Tuesday, November 11, 2008
Meanwhile, Married to the Sea displays another problem with dirigibles -- the difficulty of quick escape.
Have you been reading the Gatehouse Gazette? Issue 3 is out!
Edward Gorey fans will love the tale of the Calamity Coach. Trust me.
I've been saving Dave Lowe's post on how to make creepy books since Halloween, but it occurs to me that the process would also work well for steampunking journals and the like.
A heart made of gears? Yes! And it turns and spins!
For the UK readers, it's not too early to begin preparing for the Dickens Christmas Fair. For those in the US, the burgeoning Cincinnati League of Steampunks is having a tea excursion this Saturday -- if you're in the area and interested, email them or send me a message!
Monday, November 10, 2008
Somehow I missed the news last month that Bram Stoker's great-grandnephew is writing the sequel to Dracula. That should be interesting.
Attention, fellow readers labeled as Generation X: Did you read Highlights as a kid? You may love this website. It even has a quiz determining if you're more like Goofus or Gallant!
Artist of the week: Mark Wagner and his art from $1 bills.
What phrases get on your nerves the most? The OED has compiled a list.
Last week was not only important for elections, but it also brought the first scholarly conference on heavy metal in Salzburg! You really have to check out the program for "Heavy Fundamentalisms: Music, Metal & Politics." I love how a session on hardcore profanity and hard living is immediately followed by a tea break.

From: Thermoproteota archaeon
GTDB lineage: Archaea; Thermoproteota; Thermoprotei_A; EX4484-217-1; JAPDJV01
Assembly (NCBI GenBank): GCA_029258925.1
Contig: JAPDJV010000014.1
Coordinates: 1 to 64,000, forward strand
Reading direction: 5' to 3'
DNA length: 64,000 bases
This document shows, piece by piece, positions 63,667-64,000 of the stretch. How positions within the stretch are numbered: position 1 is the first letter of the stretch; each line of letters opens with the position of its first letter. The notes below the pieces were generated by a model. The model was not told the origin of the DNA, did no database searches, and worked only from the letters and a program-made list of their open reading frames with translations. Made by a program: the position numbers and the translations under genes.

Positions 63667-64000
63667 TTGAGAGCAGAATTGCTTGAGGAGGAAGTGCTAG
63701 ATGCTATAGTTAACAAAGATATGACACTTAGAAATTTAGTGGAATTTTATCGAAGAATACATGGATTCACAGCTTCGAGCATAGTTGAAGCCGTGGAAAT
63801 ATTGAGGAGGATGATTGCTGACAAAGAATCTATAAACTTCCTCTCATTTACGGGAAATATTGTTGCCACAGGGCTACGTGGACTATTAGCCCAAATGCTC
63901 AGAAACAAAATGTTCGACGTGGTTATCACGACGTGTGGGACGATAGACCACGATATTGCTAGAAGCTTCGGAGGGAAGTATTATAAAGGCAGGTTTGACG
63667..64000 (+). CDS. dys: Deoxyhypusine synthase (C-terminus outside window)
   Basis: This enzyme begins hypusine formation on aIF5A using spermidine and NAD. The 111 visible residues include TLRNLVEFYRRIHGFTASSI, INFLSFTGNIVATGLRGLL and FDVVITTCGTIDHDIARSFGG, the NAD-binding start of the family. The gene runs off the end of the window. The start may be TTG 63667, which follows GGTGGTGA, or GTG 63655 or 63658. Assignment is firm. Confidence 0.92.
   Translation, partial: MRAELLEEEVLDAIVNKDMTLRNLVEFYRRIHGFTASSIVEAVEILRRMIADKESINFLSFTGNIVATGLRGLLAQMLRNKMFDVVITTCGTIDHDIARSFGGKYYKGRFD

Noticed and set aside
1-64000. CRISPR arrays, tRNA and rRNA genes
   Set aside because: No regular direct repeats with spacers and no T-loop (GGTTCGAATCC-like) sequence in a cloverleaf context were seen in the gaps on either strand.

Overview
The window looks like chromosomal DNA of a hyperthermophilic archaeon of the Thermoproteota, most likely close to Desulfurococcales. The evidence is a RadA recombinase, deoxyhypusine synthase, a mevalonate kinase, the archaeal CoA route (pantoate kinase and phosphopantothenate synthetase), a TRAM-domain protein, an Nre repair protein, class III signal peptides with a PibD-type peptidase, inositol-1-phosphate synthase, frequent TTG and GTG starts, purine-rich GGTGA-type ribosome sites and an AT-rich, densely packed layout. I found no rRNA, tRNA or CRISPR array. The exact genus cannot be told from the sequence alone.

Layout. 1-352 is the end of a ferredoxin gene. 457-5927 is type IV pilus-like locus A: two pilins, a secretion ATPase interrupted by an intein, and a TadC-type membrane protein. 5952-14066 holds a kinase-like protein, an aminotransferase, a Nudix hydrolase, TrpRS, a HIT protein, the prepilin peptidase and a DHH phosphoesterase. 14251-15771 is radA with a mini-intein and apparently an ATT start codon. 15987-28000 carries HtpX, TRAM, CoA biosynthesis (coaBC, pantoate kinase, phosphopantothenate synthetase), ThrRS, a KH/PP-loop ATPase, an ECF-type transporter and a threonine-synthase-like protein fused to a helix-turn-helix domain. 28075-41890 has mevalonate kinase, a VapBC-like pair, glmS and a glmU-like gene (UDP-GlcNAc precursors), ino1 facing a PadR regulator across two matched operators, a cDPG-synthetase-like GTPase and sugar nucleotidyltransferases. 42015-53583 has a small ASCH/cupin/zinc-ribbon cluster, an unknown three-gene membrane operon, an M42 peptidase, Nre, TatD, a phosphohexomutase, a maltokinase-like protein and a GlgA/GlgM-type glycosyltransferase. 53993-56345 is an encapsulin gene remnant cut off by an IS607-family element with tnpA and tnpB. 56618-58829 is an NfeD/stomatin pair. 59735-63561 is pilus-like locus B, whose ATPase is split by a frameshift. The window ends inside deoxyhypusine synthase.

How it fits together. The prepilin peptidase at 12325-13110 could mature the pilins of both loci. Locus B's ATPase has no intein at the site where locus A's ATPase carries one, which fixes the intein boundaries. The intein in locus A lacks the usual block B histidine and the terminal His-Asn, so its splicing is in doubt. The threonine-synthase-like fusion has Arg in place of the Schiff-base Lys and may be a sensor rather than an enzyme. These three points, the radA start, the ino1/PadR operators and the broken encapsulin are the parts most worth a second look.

Friday, November 07, 2008
Seen on many weblogs this week: The Message to Obama Flickr pool. Even Scooter, the Club Creatures' dog, got in on the act and sent a message to the new president. (We are going to ask our cast of puppet MCT characters if there's anything they would like to say.)
Also, I had no idea that the Obama campaign had a Flickr account! The photos of Election Night are especially amazing.
From Tim: the voting sticker many of us wanted to get.
From Cassandra: the Leopard Man of Skye trades in his wild lifestyle for a comfortable retirement home. Well, these things happen.
Also from Cassandra: the story of a Los Angeles priest who came out against California's Proposition 8; information on a new invention which can analyze conversational patterns; and the conundrum of pregnancy among evangelical teenagers.
From Jeff M.: Depeche Mode playing "Enjoy the Silence"...atop the World Trade Center. Wow, I'd never seen this before.
From Holly: a retrospective on the Muppets is going on this month at the Siskel Film Center in Chicago! Ooooo.
VectorPark is addicting. And confusing, at times.
And lastly, John Scalzi discovered that the most important election of all went down in Colorado on Tuesday. Who knew?
Have a spiffy weekend, everyone! See you Monday.
Thursday, November 06, 2008
Also seen on Unshelved: this awesome CHOOSE BOOKS t-shirt. I keep waiting for this part of '80s fashion to come back in style. It's got to, sooner or later!